EPA is considering requiring all automakers to conduct similar fuel economy testing of production vehicles
DETROIT—Ford is cutting the fuel economy estimates for six models, including hybrid and plug-in hybrid versions of the Fusion sedan, after internal tests found errors in the way they were calculated.
Except for the Lincoln MKZ hybrid, the fuel economy estimates will fall between one and five miles per gallon. The subcompact Fiesta’s combined city and highway fuel economy drops by 1 mpg to 36 mpg, for example, while the C-Max Energi plug-in hybrid falls 5 mpg to 38 mpg. But the combined fuel economy for the MKZ hybrid has been reduced by 7 mpg to 38 mpg.
Ford will compensate approximately 215,000 buyers with payments of between $125 and $1,050 each, depending on how much their vehicles were overstated.
Most of those customers are in the U.S.; around 15,000 are from Canada and elsewhere.
Ford discovered the problem during internal tests in March and alerted the U.S. Environmental Protection Agency (EPA). The EPA supervised retesting of the vehicles and is now confident that their fuel economy is accurate, said Chris Grundler, head of the EPA’s office of transportation and air quality.
Grundler said the EPA is still investigating why Ford made the error.
He also said the EPA is considering requiring all automakers to do the same kind of internal testing of production vehicles that Ford is doing.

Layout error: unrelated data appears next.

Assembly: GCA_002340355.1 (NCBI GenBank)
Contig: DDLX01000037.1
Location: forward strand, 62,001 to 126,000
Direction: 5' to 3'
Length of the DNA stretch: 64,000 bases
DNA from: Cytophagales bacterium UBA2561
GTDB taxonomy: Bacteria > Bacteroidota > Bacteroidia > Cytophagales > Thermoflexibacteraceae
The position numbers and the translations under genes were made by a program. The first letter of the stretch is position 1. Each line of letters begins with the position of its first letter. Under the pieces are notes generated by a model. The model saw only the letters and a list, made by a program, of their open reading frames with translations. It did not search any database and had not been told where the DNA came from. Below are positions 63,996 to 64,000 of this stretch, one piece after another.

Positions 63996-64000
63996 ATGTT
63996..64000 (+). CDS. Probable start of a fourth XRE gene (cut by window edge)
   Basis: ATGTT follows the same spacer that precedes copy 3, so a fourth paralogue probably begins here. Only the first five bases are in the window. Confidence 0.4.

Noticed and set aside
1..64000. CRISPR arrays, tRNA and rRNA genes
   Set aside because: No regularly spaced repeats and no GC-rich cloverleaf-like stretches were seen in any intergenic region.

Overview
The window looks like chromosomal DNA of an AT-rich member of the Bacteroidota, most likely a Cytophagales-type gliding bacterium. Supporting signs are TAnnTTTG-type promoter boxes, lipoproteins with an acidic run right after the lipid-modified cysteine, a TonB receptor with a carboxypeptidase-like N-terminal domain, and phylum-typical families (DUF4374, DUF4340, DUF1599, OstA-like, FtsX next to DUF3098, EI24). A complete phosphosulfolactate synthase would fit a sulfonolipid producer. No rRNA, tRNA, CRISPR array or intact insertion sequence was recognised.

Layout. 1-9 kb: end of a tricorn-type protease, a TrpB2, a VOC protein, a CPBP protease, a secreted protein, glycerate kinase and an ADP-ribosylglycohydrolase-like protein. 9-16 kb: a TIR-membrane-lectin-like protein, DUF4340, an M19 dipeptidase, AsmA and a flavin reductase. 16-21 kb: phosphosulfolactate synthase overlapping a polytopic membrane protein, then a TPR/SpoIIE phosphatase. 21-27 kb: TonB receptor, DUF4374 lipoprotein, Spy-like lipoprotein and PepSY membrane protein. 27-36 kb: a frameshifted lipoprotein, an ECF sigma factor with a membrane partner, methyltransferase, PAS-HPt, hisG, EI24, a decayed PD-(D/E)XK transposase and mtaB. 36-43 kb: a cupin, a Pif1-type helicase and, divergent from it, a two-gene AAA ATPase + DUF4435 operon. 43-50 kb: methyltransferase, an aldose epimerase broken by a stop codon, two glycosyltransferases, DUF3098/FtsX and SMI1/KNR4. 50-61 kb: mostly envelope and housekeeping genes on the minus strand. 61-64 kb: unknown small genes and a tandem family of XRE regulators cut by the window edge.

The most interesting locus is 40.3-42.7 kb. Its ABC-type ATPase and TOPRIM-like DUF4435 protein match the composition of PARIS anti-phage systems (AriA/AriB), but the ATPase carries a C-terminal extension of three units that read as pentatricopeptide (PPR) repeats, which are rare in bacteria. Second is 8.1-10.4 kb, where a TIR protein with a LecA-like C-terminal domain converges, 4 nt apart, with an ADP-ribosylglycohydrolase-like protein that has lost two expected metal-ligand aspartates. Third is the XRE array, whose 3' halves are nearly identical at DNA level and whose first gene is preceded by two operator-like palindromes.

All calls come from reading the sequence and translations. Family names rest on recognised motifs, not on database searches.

Not all companies test production vehicles for fuel economy.
Ford has previously restated the mileage for the C-Max hybrid for an unrelated issue. Last fall, the company dropped the combined fuel economy for the C-Max from 47 mpg to 43 mpg. In that case, Ford used the numbers from a similar vehicle, the Fusion hybrid, and applied them to the C-Max instead of calculating the C-Max separately.
The C-Max’s fuel economy has now dropped to 40 mpg in combined city and highway driving.
Raj Nair, Ford’s product development chief, said engineers were incorrectly correlating wind tunnel results in their computer models, which are used to help calculate fuel economy because it’s difficult to repeat exact conditions in real-world vehicle tests.
No one at Ford has been dismissed because of the issue.